A Letter from the Editors
Welcome to the first issue of Materia: Journal of Technical Art History. This project began in March 2020 during an online chat among a group of friends and colleagues who were frustrated by the unprecedented lack of access to research materials during the Covid-19 pandemic. Over the course of the last fifteen months, we have worked to refine our original idea and bring it to life. Materia has been a collaborative effort to establish a uniquely accessible space that will help bridge the divide between what are often treated as separate disciplines, such as art history, conservation, conservation science, and other contributing fields. We founded this journal to encourage dialogue and partnerships among scholars from different backgrounds and circumvent traditional academic and institutional hierarchies.
From the beginning, our team identified the need for a publication dedicated to technical art history, an expanding field of research. As the project evolved, we recognized the potential for an open-access platform to reach a more inclusive and diverse audience. For the pilot issue, we solicited a handful of articles from colleagues who kindly agreed to participate. Technical studies form the inherent backbone of this discipline and are represented by three articles in this issue of Materia. Among them is an article by Jessica David, Richard Hark, and Edward Town, from the Yale Center for British Art, exploring what macro X-ray fluorescence scanning (MA-XRF) can reveal about a group of portraits by prominent seventeenth- and eighteenth-century English painters.
Gianluca Poldi, Maria Letizia Amadori, and Valeria Mengacci present a technical study of Giovanni Santi (ca. 1439–1494), the esteemed but less-extensively studied father of Raphael. Building upon previous research into Santi’s materials and techniques, this article explores the details of two paintings on canvas in the collection of Galleria Nazionale delle Marche.
The third technical study, by José Lazarte, Silvia Centeno, and Federico Carò, considers the eighteenth-century painter Juan Francisco de Aguilera, active in New Spain. Building on the technical examination of a painting on copper support by Aguilera, their research presents one of the first studies dedicated to understanding the artist’s materials and painting techniques.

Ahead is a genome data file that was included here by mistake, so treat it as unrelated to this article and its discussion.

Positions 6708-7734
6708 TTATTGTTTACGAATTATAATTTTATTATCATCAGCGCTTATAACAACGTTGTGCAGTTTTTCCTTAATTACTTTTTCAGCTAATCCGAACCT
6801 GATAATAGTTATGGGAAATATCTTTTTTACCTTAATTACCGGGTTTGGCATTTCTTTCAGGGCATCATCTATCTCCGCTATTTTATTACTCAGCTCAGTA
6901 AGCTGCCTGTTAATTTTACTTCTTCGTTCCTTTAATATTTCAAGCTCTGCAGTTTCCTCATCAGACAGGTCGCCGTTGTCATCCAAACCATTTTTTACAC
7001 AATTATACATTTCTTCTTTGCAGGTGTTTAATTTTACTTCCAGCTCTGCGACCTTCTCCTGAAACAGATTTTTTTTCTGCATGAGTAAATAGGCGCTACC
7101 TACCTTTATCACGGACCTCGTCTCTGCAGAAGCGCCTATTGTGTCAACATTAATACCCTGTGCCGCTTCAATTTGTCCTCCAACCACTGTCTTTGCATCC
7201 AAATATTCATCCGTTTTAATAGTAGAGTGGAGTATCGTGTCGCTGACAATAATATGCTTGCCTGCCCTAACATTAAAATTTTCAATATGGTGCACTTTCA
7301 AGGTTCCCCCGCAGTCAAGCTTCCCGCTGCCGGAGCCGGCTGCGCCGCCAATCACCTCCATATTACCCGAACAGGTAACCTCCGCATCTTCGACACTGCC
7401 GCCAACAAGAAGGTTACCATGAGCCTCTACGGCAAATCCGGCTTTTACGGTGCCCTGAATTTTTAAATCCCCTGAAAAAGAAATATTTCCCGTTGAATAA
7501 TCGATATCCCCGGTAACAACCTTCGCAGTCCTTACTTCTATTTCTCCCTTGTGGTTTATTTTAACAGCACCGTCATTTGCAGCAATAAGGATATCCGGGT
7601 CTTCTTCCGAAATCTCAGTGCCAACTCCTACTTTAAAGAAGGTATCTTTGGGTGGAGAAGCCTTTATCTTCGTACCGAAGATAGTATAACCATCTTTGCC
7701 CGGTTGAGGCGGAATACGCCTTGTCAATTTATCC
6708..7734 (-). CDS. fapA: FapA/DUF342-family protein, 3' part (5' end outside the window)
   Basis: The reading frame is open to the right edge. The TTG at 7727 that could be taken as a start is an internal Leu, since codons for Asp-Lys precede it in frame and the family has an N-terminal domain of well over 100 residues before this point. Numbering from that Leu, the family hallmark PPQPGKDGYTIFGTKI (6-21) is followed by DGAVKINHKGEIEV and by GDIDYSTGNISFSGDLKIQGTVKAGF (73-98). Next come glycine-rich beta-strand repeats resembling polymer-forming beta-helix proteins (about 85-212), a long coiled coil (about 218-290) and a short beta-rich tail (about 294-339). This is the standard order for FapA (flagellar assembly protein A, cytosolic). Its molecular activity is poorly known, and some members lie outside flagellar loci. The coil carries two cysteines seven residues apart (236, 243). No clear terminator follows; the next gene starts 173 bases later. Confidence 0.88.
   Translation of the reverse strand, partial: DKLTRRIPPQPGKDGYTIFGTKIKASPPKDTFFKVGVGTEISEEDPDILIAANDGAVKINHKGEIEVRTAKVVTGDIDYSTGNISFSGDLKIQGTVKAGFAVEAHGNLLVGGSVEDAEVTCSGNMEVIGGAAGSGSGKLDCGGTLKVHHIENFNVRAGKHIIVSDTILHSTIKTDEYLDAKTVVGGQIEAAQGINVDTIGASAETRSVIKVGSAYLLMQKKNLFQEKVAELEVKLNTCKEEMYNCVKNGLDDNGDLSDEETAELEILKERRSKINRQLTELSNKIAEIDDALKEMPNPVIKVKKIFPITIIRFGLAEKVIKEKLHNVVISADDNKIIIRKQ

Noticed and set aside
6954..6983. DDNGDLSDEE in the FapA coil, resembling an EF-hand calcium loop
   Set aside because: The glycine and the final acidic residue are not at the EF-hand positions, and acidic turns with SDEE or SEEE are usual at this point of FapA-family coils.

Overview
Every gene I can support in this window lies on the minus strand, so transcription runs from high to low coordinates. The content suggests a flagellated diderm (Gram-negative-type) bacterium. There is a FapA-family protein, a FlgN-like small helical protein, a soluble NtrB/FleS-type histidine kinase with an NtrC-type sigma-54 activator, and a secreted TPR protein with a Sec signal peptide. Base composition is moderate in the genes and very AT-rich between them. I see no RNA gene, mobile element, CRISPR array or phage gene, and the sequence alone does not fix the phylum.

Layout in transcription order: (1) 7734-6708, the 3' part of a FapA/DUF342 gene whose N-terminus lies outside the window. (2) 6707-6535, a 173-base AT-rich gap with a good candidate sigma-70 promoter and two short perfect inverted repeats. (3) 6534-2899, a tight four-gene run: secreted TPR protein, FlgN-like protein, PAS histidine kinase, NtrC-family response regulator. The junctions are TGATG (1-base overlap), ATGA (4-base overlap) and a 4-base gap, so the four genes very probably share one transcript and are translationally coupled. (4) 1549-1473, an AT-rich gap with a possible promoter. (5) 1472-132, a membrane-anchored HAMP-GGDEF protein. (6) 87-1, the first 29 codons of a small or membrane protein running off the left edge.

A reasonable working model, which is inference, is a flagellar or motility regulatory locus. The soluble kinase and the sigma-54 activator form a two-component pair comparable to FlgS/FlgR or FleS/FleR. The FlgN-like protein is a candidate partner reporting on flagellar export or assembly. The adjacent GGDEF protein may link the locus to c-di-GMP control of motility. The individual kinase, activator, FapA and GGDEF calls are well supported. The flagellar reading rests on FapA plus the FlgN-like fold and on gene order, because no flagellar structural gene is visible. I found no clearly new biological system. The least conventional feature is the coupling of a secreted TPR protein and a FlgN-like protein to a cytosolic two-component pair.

This issue also includes a set of articles of a more theoretical nature stemming from the question “What does it mean to situate meaning in an artwork’s materiality?”. Conceived in relationship to one another, “Technical Art History and the Art Historical Thing” by Michael Yonan and “Toward a ‘Theory’ for Technical Art History” by Emma Jansson address many of the benefits, but also some of the remaining challenges, involved with integrating material perspectives into a broader art historical inquiry.
We are delighted that these articles launch Materia into cyber-being. Although this first issue concentrates on the technical examination of easel paintings, largely due to our own professional backgrounds and networks, we are actively seeking submissions on a diversity of art media and cultural heritage for future issues. Scholars are also encouraged to submit a copy of their work in a second language when relevant, so that we may expand access to non-English speakers.
We are grateful to the various organizations and people that have offered us encouragement, advice, and valuable insights along the way. It has been our honor to have such an excellent roster of international authors entrust us with their research. We would also like to thank Getty Publications for the opportunity to use their new publishing software Quire as the platform for our digital publication. We could not have created our first issue without the troubleshooting support from Erin Cecele, Greg Albers, and Daniel Keller. A big thanks to Anton Balitskyi for creating our website. We are also grateful to the editorial team at J18: A Journal of Eighteenth-Century Art and Culture, in particular Hannah Williams and Meredith Martin, for sharing their experience launching a new open-access digital publication. The content of this first issue was greatly enriched by the efforts and feedback of our peer reviewers, whom we thank for offering their contributions. We are deeply indebted to the work of our manuscript editor Mary Cason, who has been a valuable member of our team throughout this adventure.
Materia is designed to be an inclusive platform, thus we welcome submissions on all forms of cultural heritage. Submissions for the next issue of Materia are now open, with an initial deadline for abstracts of July 15, 2021. We encourage anyone interested to consult our Submission Guidelines, which can be found on the Materia website along with the current issue. Without further ado, we wish you happy reading!
The Materia team